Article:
Several companies with delivery centres in multiple countries such as HSBC and Copal- Amba (now known as Moody’s Analytics) have located their more complex operations and demanding customers, to be serviced in Sri Lanka.

The second factor we identified is the fact that Sri Lanka’s smaller, more nimble centres are particularly well-suited for developing new solutions and servicing complex accounts.

We found that companies like Virtusa Polaris and WNS have retained and expanded their relationships with key clients like BT and Aviva, because they are known for not just maintaining and operating existing processes and systems, but continually looking for ways to improve those processes and systems. We also found that companies with multiple delivery centres tend to start new clients and projects in their Colombo centre, before rolling out to other centres (e.g. Pearson, Virtusa Polaris, Moody’s Analytics). Several companies have built successful businesses specifically targeting medium- sized clients. Unlike large centres in India and the Philippines, more sensitive projects and new accounts get more management attention here.

This capacity for working on smaller, innovative solutions is also in line with emerging shifts in market demand. A recent article in The Economist highlighted that “Budgets globally are growing steadily, but an increasing amount of the money is spent on trendy stuff like analytics or the internet of things. Such new “digital” services will rise from a tenth of total IT spending in 2014 to over a third in 2020”. Even though this will become a challenge to Indian firms, as the article points out, due to their specialisation in fixing problems cheaply, not driving innovation, it could be seen as an opportunity for Sri Lanka.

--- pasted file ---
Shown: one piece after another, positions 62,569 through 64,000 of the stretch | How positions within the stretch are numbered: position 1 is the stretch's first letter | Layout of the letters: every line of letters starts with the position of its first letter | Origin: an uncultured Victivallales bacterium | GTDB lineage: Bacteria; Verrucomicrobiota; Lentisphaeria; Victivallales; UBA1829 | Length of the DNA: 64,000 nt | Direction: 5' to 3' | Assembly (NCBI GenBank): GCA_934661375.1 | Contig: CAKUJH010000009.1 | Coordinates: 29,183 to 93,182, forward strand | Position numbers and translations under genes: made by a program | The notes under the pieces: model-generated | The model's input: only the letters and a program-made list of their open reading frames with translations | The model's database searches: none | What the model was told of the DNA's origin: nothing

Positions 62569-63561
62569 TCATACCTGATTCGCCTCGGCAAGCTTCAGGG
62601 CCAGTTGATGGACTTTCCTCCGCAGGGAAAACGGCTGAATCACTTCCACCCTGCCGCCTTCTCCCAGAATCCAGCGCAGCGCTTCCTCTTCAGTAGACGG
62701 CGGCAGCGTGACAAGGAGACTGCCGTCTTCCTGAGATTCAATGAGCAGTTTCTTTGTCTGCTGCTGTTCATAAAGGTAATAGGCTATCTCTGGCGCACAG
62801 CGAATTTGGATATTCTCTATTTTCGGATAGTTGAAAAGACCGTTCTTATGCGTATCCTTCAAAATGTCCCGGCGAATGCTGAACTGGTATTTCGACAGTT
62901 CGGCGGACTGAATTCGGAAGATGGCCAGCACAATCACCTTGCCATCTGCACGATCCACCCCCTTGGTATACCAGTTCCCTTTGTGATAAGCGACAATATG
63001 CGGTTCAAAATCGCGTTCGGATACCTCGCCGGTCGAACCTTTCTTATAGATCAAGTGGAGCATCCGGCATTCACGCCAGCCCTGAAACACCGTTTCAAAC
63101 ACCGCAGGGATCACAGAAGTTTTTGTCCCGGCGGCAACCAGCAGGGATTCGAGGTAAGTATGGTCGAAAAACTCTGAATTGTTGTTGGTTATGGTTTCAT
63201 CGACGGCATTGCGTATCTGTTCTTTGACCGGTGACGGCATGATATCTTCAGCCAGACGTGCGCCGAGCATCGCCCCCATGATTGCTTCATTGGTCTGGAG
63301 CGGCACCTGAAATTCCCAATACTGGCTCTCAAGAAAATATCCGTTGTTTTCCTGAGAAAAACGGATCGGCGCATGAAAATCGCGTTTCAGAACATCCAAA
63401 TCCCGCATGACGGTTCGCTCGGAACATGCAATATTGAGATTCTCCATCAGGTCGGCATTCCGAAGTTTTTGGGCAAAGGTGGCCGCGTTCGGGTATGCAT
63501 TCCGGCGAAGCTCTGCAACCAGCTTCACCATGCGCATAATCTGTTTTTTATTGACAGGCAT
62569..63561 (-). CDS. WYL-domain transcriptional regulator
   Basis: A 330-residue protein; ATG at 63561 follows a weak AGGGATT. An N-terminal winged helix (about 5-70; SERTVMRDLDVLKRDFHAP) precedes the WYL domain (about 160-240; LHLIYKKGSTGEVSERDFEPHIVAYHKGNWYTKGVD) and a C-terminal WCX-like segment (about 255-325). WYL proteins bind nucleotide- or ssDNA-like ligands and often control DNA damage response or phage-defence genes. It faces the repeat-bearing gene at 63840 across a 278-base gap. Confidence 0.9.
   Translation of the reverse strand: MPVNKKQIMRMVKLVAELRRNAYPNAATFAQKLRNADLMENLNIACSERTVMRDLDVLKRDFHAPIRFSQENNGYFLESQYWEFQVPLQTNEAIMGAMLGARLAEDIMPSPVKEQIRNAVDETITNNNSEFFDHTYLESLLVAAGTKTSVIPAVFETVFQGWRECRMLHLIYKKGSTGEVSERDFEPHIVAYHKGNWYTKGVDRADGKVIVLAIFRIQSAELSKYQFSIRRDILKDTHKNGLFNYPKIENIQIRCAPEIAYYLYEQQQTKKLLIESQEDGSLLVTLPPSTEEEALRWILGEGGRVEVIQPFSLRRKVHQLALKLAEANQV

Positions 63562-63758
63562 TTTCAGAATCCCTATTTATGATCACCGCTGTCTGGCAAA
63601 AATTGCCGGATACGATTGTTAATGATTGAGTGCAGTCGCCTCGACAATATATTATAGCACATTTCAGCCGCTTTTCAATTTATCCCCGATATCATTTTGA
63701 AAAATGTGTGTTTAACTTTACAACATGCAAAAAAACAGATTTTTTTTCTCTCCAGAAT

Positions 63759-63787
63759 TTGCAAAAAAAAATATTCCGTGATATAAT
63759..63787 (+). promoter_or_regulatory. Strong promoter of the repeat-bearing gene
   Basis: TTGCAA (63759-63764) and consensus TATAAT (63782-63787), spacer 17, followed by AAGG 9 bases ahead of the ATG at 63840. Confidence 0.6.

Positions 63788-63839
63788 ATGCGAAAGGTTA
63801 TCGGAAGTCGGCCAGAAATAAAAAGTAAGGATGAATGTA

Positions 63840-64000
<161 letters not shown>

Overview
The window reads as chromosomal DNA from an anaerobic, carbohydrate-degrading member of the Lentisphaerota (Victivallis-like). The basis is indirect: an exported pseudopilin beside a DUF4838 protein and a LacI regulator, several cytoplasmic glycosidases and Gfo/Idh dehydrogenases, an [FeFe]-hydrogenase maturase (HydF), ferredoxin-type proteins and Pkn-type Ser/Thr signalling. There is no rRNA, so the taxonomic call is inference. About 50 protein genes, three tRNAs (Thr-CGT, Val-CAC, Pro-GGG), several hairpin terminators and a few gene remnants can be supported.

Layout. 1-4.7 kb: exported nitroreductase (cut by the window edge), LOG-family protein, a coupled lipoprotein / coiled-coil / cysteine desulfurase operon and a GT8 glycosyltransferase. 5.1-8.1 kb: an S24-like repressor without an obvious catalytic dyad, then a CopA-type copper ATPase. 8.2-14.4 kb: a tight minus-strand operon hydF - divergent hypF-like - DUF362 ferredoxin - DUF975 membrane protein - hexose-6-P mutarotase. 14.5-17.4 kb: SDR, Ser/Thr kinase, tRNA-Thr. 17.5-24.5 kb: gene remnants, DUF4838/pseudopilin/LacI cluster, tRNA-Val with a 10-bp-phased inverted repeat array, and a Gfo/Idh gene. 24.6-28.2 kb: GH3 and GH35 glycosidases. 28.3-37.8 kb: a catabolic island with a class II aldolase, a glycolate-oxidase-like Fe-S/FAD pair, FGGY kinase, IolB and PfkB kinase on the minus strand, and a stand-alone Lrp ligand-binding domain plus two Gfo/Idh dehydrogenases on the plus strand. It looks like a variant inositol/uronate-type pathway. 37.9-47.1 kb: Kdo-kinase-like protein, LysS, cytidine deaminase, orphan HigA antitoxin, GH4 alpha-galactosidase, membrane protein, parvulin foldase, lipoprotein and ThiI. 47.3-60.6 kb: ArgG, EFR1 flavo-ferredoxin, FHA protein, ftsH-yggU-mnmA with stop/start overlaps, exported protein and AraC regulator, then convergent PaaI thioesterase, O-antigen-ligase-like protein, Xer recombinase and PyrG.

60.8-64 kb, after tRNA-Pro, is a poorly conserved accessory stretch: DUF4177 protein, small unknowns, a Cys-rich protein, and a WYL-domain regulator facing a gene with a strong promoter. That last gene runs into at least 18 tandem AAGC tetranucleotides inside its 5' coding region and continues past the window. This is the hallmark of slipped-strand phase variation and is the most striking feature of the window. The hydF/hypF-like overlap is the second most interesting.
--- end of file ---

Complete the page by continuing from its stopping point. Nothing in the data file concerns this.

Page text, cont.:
Defining the brand

After evaluating a range of options that could convey these two distinctive capabilities, a powerful and compelling brand proposition was presented and agreed by the industry. Built around Knowledge Solutions as the product offering, the brand idea that serves to best express the innovative solutions that Sri Lanka-based firms can offer is the phrase “Island of Ingenuity”.

The brand highlights the industry’s capacity to offer customers high-value solutions based on Ingenuity, while reinforcing the country’s image as a tropical island and a nice place to do business. The term “Island” also subtly suggests an island of creative problem-solving in a sector full of competitors providing non-creative, standard solutions.

Living the brand

For the “Island of Ingenuity – Sri Lanka Knowledge Solutions” brand to be successful, stakeholders must “live the brand”. It is not meant to be an empty advertising slogan; customers need to genuinely believe that companies can deliver the innovative solutions that the brand claims. The concern is that as an industry, if some underperforming company uses the brand, it risks undermining the value of the brand for all. For this reason, many of the most successful multi-user brands, such as Ceylon Tea or McDonalds franchises, have strict compliance standards.

Based on these considerations, industry stakeholders have expressed interest in the concept of a voluntary, progressive series of standards. There will not be a binary set of “eligible/ineligible” standards for companies who want to use the brand. However, the brand owner (EDB and its Advisory Council) will be looking at a series of initiatives around recognising “ingenuity levels” for a company. There are two key pillars that need to be worked on to live the brand. One is the need to uplift HR practices across the industry to attract talented people and nurture problem-solving skills and the second is the need to increase the level of research and development across the economy.

The industry is already in discussions with the Ministry of Education on revamping the educational curriculum to be more encouraging of open-minded and free thinking, rather than the cramming of information and facts which is a priority in the current format. Also, there needs to be a better appreciation of world affairs, business and entrepreneurship to sow the seeds at a formative age.

Initiatives are being planned by the industry to provide inspiration for owners, managers and employees to seek opportunities for innovation within each company, as the Sri Lanka Knowledge Services industry begins to stake its claim in global markets under the Island of Ingenuity brand.